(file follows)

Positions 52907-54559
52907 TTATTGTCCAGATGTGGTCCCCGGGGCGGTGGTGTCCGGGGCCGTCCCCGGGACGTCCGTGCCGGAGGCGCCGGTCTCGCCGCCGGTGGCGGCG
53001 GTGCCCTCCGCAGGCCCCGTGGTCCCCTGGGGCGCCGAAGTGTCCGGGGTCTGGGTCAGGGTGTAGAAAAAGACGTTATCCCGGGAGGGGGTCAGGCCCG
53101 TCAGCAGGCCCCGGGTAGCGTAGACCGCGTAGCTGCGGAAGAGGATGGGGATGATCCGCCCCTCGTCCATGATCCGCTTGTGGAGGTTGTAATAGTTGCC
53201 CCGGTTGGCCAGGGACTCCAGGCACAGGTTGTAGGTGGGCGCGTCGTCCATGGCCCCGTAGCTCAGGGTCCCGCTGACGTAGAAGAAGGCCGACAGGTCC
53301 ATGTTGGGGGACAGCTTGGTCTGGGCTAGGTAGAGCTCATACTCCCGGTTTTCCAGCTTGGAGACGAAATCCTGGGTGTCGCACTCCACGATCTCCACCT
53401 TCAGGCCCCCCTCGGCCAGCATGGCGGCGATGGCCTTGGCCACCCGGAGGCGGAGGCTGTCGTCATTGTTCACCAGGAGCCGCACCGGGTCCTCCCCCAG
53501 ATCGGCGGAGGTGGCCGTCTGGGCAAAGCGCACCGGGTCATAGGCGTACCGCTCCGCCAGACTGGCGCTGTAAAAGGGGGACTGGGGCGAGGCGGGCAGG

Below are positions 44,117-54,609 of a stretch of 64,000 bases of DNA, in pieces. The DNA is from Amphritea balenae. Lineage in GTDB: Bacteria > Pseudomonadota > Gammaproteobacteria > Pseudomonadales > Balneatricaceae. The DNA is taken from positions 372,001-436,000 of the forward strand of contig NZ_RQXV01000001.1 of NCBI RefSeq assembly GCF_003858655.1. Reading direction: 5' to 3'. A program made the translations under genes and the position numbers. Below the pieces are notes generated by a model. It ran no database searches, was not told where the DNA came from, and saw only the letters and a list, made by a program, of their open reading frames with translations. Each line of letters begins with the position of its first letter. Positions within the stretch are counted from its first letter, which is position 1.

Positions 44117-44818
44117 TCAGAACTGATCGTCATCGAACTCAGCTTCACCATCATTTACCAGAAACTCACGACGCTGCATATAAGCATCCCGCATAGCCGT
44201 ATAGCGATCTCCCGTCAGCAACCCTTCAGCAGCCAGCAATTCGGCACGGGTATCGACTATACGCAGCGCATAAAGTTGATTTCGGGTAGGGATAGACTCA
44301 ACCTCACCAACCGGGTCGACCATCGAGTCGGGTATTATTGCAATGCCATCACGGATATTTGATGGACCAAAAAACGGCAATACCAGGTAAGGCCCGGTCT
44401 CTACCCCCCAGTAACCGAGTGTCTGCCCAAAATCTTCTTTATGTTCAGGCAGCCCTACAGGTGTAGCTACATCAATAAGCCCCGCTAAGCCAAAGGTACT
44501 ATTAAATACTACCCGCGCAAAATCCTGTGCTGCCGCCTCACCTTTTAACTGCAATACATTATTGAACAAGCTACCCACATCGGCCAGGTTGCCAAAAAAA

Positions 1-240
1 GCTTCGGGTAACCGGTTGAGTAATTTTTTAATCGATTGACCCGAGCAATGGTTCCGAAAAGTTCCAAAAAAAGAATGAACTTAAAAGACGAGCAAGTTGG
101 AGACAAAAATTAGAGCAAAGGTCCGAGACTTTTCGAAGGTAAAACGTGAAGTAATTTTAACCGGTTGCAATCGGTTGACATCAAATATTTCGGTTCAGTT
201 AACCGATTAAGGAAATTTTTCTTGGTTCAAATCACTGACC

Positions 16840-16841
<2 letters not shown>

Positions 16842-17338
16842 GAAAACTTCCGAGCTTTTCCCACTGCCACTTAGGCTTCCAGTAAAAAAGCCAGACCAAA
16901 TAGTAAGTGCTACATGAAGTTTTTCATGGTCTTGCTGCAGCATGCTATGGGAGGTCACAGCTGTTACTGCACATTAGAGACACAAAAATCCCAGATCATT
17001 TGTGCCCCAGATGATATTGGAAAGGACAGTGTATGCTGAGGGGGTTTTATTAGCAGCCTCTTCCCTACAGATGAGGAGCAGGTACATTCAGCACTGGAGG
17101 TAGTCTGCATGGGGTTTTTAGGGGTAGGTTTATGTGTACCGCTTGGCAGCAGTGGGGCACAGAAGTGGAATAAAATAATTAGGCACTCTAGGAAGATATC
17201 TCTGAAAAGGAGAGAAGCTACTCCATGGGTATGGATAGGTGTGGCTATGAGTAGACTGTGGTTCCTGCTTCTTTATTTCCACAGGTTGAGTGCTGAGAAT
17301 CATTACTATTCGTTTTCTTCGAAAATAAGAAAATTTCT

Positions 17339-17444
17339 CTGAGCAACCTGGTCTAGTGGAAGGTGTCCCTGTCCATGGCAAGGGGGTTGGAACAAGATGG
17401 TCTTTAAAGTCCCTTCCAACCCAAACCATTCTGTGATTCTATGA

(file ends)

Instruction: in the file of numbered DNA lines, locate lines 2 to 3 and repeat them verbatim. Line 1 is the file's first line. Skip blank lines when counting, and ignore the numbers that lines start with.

52907 TTATTGTCCAGATGTGGTCCCCGGGGCGGTGGTGTCCGGGGCCGTCCCCGGGACGTCCGTGCCGGAGGCGCCGGTCTCGCCGCCGGTGGCGGCG
53001 GTGCCCTCCGCAGGCCCCGTGGTCCCCTGGGGCGCCGAAGTGTCCGGGGTCTGGGTCAGGGTGTAGAAAAAGACGTTATCCCGGGAGGGGGTCAGGCCCG